Like his portrayal of the Dalai Lama, Saiwai’s characterization of Chinese-Tibetan relations is devoid of nuance. Saiwai characters’ explain in simple, stark terms what Chinese “modernization” efforts meant for Tibet: devastation of natural resources, and systematic efforts to erradicate the indigenous language, agricultural practices, and religion. (In the introduction to Essential Tibetan Buddhism, Robert Thurman notes that fewer than twenty of the country’s 6,267 monasteries remain open.) Yet nowhere does Saiwai address the long and fraught relationship between China and Tibet — a serious omission, as this history helps explain why China viewed Tibet as part of its territory, and why other nations were reluctant to acknowledge Tibetan sovereignty. These historical facts in no way justify Chinese occupation of Tibet, or diminish the horror of what the Tibetan people have endured; as Thurman observes, nearly 1.3 million have perished under Chinese rule, some while performing hard labor, others for opposing the regime. A story as sad and complex as Tibet’s, however, deserves a more thoughtful treatment than it’s given in Saiwai’s book.
Given the limitations of the text, the best audience for The 14th Dalai Lama are young readers. The book’s directness and sincerity make it an engaging read, while its note of moral outrage over Chinese atrocities may prompt teens to learn more about the 1950 invasion. Readers already familiar with the conflict won’t find much here to enrich their understanding of the man or the region, though they may come away from the manga with a renewed sense of the Dalai Lama’s resilience and courage.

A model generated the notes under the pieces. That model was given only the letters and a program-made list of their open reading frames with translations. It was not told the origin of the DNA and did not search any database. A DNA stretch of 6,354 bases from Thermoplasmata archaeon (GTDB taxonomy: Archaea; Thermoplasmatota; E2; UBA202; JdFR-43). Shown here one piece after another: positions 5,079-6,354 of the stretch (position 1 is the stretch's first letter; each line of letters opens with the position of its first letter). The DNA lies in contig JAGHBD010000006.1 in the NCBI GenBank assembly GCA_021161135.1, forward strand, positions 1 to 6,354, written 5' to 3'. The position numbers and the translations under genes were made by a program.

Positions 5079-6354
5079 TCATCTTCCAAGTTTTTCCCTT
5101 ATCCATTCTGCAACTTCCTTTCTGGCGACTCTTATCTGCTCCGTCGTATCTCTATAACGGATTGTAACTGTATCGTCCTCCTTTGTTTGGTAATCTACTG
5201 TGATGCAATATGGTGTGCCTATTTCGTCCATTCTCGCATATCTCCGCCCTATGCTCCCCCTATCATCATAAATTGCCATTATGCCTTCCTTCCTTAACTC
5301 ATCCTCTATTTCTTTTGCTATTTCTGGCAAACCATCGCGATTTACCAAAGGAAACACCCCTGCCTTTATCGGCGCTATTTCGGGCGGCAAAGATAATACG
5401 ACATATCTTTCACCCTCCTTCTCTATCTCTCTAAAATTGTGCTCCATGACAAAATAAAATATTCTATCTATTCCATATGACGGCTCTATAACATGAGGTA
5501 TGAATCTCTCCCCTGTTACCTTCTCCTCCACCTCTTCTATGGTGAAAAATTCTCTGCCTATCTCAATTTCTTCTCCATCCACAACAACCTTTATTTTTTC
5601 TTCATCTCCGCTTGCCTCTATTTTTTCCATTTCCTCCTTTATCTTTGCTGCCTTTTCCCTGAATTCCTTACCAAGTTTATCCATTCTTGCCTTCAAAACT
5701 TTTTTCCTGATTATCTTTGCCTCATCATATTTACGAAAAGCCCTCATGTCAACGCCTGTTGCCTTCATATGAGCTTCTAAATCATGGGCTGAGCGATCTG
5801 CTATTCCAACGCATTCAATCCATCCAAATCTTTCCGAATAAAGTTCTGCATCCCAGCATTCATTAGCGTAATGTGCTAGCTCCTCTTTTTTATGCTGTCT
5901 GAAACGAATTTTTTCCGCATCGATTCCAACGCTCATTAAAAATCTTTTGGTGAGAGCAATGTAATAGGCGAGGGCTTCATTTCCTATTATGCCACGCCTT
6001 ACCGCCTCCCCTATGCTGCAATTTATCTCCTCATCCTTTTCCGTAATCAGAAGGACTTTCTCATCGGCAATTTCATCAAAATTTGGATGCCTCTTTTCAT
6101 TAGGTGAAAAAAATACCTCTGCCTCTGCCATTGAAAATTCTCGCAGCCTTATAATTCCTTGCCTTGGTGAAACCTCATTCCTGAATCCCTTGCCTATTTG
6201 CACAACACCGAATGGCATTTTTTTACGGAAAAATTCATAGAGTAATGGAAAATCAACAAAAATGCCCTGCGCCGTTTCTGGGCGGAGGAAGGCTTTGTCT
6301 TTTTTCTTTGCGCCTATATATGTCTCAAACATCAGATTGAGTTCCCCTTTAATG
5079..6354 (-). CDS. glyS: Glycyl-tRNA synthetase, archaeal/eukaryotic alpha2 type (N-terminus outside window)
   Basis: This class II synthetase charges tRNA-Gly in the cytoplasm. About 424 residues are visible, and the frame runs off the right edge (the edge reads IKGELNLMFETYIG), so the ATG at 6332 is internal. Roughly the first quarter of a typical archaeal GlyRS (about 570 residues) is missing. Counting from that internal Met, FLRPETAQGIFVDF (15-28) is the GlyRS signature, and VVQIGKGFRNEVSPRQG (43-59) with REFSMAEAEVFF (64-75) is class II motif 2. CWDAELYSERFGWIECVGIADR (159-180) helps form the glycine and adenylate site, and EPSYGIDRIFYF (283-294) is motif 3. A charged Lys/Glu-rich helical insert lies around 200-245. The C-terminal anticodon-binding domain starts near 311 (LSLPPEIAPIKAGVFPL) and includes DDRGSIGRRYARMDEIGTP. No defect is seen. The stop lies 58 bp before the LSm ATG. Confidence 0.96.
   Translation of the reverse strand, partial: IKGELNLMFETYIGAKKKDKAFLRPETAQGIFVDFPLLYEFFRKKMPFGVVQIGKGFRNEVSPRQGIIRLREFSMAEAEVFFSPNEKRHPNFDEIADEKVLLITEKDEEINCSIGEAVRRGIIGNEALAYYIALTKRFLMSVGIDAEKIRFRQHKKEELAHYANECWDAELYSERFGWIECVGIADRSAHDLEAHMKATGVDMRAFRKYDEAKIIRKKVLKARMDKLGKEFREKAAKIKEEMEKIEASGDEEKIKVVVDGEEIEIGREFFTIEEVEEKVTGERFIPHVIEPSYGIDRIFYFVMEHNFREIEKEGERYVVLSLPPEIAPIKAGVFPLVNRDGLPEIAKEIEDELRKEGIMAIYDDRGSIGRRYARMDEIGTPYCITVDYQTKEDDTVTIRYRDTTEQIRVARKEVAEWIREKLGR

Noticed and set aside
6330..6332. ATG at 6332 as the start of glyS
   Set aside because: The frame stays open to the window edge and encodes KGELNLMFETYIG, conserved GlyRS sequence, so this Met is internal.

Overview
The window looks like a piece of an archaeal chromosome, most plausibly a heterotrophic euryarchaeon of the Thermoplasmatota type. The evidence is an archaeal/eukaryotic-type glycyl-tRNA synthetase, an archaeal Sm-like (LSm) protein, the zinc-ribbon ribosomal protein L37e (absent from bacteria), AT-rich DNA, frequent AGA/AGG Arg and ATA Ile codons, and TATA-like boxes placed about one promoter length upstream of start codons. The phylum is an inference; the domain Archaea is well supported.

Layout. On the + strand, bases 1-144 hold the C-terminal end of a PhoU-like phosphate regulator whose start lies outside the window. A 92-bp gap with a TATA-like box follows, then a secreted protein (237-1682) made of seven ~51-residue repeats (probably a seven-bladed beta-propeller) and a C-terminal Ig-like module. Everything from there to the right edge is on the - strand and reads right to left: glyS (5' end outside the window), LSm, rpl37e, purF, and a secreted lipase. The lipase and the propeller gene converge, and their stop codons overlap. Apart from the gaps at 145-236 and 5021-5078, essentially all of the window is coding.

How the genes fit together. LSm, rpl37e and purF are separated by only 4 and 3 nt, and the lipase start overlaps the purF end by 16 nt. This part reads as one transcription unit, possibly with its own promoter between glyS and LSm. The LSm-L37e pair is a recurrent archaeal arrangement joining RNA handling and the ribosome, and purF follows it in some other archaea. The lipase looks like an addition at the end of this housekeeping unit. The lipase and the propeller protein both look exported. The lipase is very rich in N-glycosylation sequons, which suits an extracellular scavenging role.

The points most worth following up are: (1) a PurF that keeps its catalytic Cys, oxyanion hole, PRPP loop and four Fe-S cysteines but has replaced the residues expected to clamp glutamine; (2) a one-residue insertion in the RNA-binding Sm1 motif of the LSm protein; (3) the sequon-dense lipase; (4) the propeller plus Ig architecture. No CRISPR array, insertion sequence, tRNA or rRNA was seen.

Review copy provided by Penguin Books.
Daniella Orihuela-Gruber saysOctober 7, 2010 at 5:36 pm
I think your comment on how it’d be a better read for younger readers & those less knowledgeable about is on target. If you haven’t seen Kundun or if you don’t know much about the invasion, it’s a good starting point.
I rather liked it, anyway.
Katherine Dacey saysOctober 7, 2010 at 7:55 pm
I didn’t dislike it, I just thought it could have been… deeper, maybe? I don’t think I’d have been as critical of it if I thought it was being marketed to teens. The presentation, though, suggested that Penguin was pitching The 14th Dalai Lama to adults. It’s hard for me to silence my inner history major when I’m reading this kind of thing!